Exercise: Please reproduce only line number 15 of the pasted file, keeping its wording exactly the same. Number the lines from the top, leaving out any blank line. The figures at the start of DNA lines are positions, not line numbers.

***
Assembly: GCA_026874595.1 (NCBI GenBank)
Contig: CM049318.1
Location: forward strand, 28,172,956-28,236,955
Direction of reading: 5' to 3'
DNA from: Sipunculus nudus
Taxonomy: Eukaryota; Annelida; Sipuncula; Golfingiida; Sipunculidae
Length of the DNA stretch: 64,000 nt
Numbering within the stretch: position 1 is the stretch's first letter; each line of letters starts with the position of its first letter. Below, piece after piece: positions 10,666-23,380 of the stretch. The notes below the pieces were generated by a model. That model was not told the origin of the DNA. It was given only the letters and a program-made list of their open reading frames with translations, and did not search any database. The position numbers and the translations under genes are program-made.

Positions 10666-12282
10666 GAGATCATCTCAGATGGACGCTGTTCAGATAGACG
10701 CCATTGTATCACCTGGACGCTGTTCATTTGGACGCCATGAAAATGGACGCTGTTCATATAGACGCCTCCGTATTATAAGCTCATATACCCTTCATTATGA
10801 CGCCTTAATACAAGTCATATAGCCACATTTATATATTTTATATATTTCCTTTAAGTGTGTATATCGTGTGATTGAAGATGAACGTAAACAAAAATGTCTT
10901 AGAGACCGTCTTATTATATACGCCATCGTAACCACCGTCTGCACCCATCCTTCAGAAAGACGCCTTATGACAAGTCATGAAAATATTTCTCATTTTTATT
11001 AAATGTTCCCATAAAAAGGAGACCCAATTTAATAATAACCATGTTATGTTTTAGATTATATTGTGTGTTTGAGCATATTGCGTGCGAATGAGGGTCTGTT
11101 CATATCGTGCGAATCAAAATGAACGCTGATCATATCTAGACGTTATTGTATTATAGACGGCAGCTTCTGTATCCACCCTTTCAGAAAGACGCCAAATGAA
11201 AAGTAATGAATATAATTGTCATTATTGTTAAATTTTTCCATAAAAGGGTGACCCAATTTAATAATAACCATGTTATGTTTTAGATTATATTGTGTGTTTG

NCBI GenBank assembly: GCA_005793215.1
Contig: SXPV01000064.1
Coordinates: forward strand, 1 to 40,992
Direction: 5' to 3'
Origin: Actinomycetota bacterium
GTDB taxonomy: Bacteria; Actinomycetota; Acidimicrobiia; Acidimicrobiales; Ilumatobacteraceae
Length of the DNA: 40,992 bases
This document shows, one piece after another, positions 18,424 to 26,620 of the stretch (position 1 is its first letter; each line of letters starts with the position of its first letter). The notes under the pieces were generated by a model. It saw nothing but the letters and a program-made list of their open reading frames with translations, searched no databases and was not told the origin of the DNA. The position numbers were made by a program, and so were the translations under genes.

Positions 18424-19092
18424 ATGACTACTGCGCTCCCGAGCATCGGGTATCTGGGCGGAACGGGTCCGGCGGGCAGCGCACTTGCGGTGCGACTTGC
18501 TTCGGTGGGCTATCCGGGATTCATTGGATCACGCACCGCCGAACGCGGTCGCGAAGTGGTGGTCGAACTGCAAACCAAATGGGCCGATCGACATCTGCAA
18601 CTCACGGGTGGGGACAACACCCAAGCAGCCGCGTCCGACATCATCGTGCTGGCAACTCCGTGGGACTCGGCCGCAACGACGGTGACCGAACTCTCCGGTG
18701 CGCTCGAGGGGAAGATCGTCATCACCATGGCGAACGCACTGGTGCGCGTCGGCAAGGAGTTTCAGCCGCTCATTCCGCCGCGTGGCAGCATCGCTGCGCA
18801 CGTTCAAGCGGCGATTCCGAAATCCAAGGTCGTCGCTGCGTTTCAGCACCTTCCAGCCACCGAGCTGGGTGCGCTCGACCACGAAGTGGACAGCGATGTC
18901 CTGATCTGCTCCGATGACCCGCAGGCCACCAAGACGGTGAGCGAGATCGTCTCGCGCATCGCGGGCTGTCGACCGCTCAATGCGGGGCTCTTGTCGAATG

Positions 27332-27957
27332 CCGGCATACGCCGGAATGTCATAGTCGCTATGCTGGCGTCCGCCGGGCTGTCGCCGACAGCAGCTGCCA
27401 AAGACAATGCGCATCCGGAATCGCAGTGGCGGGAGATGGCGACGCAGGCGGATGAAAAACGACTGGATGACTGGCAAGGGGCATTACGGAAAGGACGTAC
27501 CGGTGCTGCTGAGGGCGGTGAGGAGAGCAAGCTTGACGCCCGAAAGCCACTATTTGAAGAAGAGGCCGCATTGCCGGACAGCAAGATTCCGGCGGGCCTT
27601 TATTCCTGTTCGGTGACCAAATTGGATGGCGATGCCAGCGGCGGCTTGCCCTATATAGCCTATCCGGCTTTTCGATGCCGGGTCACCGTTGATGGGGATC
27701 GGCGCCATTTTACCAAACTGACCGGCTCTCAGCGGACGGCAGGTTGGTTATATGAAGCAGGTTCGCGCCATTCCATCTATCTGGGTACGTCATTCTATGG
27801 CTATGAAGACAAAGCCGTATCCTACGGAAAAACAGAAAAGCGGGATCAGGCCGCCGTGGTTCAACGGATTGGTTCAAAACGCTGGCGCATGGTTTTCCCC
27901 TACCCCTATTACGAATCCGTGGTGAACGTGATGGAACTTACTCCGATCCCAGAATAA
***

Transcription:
11101 CATATCGTGCGAATCAAAATGAACGCTGATCATATCTAGACGTTATTGTATTATAGACGGCAGCTTCTGTATCCACCCTTTCAGAAAGACGCCAAATGAA